Located in the Jail
The Tuolumne County Historical society operates one of the best museums in the southern Mother Lode region. Located in the old Tuolumne County Jail, the museum’s exhibits are spread throughout the thickly-walled brick cells and the former living quarters of the jailer’s family. Constructed in 1857 and rebuilt in 1866 after a prisoner set it on fire, the jail was used continuously until 1961.
Visitors today not only get a great museum experience, but also get to tour a historic jail. If you visit on a cold day, note that the glass in the windows of the cells is not original – when prisoners were housed in the building they had to live with the outside conditions – a far cry from incarcerations today!
Excellent collection of history
The museum’s excellent collection of old photos and artifacts brings the past to life – mining, logging, railroads, ranching, and rural life. The exhibits are interpreted by clearly-written signs. Located in Sonora, the county seat of Tuolumne County, the museum displays not only Sonora’s history, but also that of other communities from the Tuolumne foothills to the top of the Sierra Nevada.
A detailed map located near the museum’s entrance identifies all of the current and former settlements in Tuolumne County.
The historic gun collection is one of the best I’ve seen. Part of the display is a selection of ammunition in just about every caliber and gauge. If you’ve ever wondered how all the sizes compare, this is the place to find out.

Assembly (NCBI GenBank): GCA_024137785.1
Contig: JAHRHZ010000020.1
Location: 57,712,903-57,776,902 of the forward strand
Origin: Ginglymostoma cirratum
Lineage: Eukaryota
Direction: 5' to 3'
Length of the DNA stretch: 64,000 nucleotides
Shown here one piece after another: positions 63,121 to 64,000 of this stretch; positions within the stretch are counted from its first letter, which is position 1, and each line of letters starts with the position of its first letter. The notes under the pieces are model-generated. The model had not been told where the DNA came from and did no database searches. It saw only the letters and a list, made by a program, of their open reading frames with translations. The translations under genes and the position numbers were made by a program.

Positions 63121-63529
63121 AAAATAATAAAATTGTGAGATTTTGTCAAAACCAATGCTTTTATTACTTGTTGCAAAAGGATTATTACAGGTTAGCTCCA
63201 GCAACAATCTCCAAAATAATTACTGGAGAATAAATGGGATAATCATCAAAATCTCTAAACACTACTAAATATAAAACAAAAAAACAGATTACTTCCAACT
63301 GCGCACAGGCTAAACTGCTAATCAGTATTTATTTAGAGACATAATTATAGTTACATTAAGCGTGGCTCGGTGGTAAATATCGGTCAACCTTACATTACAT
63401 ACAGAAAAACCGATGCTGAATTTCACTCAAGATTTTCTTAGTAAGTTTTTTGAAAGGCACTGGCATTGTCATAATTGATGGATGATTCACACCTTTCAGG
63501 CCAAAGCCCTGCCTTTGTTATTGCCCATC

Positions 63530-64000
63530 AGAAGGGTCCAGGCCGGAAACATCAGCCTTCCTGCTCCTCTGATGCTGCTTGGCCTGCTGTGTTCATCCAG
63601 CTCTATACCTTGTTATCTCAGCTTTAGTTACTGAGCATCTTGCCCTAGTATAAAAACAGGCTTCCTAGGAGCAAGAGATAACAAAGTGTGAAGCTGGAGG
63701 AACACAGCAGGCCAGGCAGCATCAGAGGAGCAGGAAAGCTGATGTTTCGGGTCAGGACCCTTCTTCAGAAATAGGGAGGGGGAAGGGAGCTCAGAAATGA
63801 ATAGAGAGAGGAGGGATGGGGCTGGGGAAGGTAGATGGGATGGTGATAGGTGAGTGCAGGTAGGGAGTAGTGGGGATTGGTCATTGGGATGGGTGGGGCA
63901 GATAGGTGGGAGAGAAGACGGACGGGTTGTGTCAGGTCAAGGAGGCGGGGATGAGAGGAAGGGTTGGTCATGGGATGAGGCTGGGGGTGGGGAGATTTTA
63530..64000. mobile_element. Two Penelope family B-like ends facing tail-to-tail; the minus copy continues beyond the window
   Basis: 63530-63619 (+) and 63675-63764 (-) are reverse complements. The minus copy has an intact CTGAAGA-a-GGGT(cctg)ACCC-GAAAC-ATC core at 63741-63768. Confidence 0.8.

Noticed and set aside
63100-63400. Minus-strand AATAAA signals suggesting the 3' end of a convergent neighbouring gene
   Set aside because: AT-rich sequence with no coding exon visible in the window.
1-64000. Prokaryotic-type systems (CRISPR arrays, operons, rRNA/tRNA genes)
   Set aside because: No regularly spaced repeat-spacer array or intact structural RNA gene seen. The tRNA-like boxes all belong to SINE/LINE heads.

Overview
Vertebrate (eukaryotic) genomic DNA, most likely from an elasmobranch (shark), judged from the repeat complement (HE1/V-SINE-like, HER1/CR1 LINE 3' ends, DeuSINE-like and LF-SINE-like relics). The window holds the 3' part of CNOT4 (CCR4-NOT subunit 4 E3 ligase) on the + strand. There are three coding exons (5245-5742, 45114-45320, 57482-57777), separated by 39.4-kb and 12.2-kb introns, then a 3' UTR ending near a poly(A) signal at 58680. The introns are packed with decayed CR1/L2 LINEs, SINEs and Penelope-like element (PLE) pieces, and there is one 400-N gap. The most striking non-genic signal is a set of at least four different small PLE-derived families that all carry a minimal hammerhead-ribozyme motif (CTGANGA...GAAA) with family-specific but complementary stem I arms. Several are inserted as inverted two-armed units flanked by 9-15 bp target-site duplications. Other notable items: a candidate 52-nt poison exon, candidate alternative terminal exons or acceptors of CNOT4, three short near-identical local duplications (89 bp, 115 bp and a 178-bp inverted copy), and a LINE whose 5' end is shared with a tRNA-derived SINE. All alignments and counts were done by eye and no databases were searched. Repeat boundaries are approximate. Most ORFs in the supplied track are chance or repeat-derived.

For those interested in the history of the High Sierra, an exhibit focuses on the history of nearby Sonora Pass (today’s Highway 108) and the pioneers who developed it as a trans-Sierra crossing.
The museum is located at 158 West Bradford Avenue, two blocks from the city center. Directional signs on Highway 49 make it easy to find.
The hours are 10-4 Monday through Friday and 10-3:30 on Saturdays. Helpful volunteers are available to answer questions and show visitors around.
The TCHS has published a number of excellent books of local history. On my recent visit I picked up copies of Sonora Pass Pioneers and When Steam Was King, both of which increased my knowledge about the development of Sonora Pass and railroads in the Sierra foothills. They’ve also given me many hours of enjoyable reading. Special events including frequent presentations by local historians and an annual Lamplight Dinner fundraiser are also offered.
In addition to the exhibits, an extensive research library is available for family historians and anyone interested in digging more deeply into the county’s history. The research library is open on Tuesdays from 9AM to noon. A donation is requested to help cover the cost of maintaining the collection and the facility.
Just over an hour’s drive from most locations in Merced County, the museum is an easy day trip and can be combined with a visit to Sonora’s downtown, the Moccasin Hatchery, Jamestown, Columbia State Historic Park, Railtown 1897 State Historic Park, or any of the caverns in nearby Calaveras County.
For more information about the museum or the research library,
please to: http://tchistory.org/index.html or call (209) 532-1317.